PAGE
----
Red Sox Part Ways With Alex Cora

The Red Sox and manager Alex Cora have mutually agreed to part ways, per a team release.

This news comes in the wake of the Houston Astros firing general manager Jeff Lunhow and manager AJ Hinch on Monday after both were handed down one-year suspensions by MLB commissioner Rob Manfred for the roles they played in Houston’s sign-stealing scandal during the 2017 season.

Cora, who served as Hinch’s bench coach in 2017, played a key role in, “developing both the banging scheme and utilizing the replay review room to decode and transmit sign,” according to Manfred.

Because of this, the Astros were stripped of their 2020 and 2021 first and second-round picks and fined $5 million.

Although Major League Baseball’s investigation into the Red Sox’ use of illegally decoding signs through the club’s video replay room during the 2018 season is still ongoing, it is believed that Cora is facing ‘harsh’ discipline, per ESPN’s Jeff Passan.

In his two seasons at the helm with Boston, Cora led the Sox to a historic 119-win season capped off by the club clinching their ninth World Series title in 2018 and followed that with a sub-par 84-win campaign last year.

“I want to thank John, Tom, Sam, the players, our coaching staff and the entire Red Sox organization,” Cora said in a statement Tuesday. “I especially want to thank my family for their love and support.

“I do not want to be a distraction to the Red Sox as they move forward,” added Cora. My two years as manager were the best years of my life. It was an honor to manage these teams and help bring a World Series Championship back to Boston. I will forever be indebted to the organization and the fans who supported me as a player, a manager and in my efforts to help Puerto Rico.

“This is a special place. There is nothing like it in all of baseball, and I will miss it dearly,” he concluded.

Now just about a month out from when pitchers and catchers are due to report in at Fenway South in Fort Myers, Sox ownership and chief baseball officer Chaim Bloom have found themselves in quite the predicament with no manager currently in place.

Ron Roenicke, who served as Cora’s bench coach the last two seasons and has managerial experience with the Milwaukee Brewers from 2011 until 2015, is an obvious candidate. He is scheduled to attend Red Sox Winter Weekend at MGM Springfield.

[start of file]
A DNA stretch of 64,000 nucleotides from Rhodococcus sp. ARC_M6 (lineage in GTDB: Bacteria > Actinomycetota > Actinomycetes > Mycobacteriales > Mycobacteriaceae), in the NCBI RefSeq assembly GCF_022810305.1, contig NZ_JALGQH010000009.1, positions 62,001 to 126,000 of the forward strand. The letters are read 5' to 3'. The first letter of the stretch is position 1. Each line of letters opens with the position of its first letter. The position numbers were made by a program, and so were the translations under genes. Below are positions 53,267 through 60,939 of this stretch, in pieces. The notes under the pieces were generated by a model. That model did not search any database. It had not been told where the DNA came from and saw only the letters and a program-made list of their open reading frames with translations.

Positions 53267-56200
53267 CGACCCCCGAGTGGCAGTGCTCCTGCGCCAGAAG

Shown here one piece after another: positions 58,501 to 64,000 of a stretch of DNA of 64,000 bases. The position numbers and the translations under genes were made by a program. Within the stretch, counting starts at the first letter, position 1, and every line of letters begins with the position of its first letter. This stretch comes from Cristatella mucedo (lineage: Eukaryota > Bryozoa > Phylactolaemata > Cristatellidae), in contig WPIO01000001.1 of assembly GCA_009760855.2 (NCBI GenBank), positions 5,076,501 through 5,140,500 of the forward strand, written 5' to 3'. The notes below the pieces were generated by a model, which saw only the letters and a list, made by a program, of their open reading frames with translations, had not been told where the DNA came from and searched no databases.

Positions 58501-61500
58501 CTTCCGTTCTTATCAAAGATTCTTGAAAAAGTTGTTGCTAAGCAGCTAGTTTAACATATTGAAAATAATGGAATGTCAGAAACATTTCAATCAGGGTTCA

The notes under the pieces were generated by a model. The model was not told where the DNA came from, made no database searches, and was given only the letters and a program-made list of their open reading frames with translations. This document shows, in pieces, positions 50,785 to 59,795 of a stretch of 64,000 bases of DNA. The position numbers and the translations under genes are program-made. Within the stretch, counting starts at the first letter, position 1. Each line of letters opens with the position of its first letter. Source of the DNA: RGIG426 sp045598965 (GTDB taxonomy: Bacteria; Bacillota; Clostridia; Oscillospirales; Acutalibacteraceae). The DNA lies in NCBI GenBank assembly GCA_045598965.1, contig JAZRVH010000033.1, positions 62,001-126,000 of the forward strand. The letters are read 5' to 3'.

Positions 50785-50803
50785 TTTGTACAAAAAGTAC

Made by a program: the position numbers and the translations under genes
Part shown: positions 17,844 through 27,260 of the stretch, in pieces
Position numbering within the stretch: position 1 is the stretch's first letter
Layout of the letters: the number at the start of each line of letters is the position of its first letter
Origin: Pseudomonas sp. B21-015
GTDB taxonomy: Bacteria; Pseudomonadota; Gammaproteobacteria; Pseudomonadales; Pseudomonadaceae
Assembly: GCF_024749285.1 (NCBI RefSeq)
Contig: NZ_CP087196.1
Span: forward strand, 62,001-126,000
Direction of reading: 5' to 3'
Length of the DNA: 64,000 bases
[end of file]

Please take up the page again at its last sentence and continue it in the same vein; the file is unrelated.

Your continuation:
In a span of four months, the Red Sox have parted ways with both the architect and leader of their 2018 World Series-winning team in Dave Dombrowski and Cora.

Now, as the 2020 season looms, turbulent times may be on the horizon with plenty of decisions still to make.

Rays Granted Permission by Major League Baseball to ‘Explore Possibility’ of Playing Split-Season Between Tampa Bay and Montreal

Per ESPN.com’s Jeff Passan, the Tampa Bay Rays have been granted permission from Major League Baseball’s executive council to look into playing their home games at two different venues in the same season. The plan would involve earlier home games taking place in the Tampa Bay area before the rest are played in Montreal, Canada.

Major League Baseball confirmed this news in a tweet earlier Thursday.

The specific number of games played in each city has yet to be determined, Passan notes, but new stadiums would be built in both Tampa Bay and Montreal.

The Rays’ current lease with Tropicana Field runs through the 2027 season. Back in December, at the baseball winter meetings in Las Vegas, principal owner Stuart Sternberg announced that plans to build a new ballpark in the neighboring Ybor City would not be finalized, meaning that aforementioned lease would seemingly run its course.

But, with this most recent announcement, it appears that the Rays’ brass believes that a two-city approach is the best way to preserve Major League Baseball in that part of Florida.

As things stand right now, Tampa Bay, despite sporting the fourth-best record in the American League at 43-31, are pulling in an average of 14,545 people per home game, the second-worst attendance mark in all of baseball.

The team’s 2019 Opening Day payroll of just over $62 million was one of the lowest among the 30 clubs as well.

The idea of bringing baseball back to Quebec has long been there, that much is clear with how a pair of exhibition games hosted by the Toronto Blue Jays has been played at Olympic Stadium since 2014.

Last homing a Major League Baseball team in 2004, before the Expos were relocated to Washington, D.C., Montreal has been clamoring to get the sport back on a full-time basis.

Although that does not seem to be the case at the moment, it will be interesting to see how these discussions pan out and when they will come into effect. Stadiums take a decent amount of time to build, so I can’t imagine the Rays will be playing any of their home games outside of the Trop anytime soon.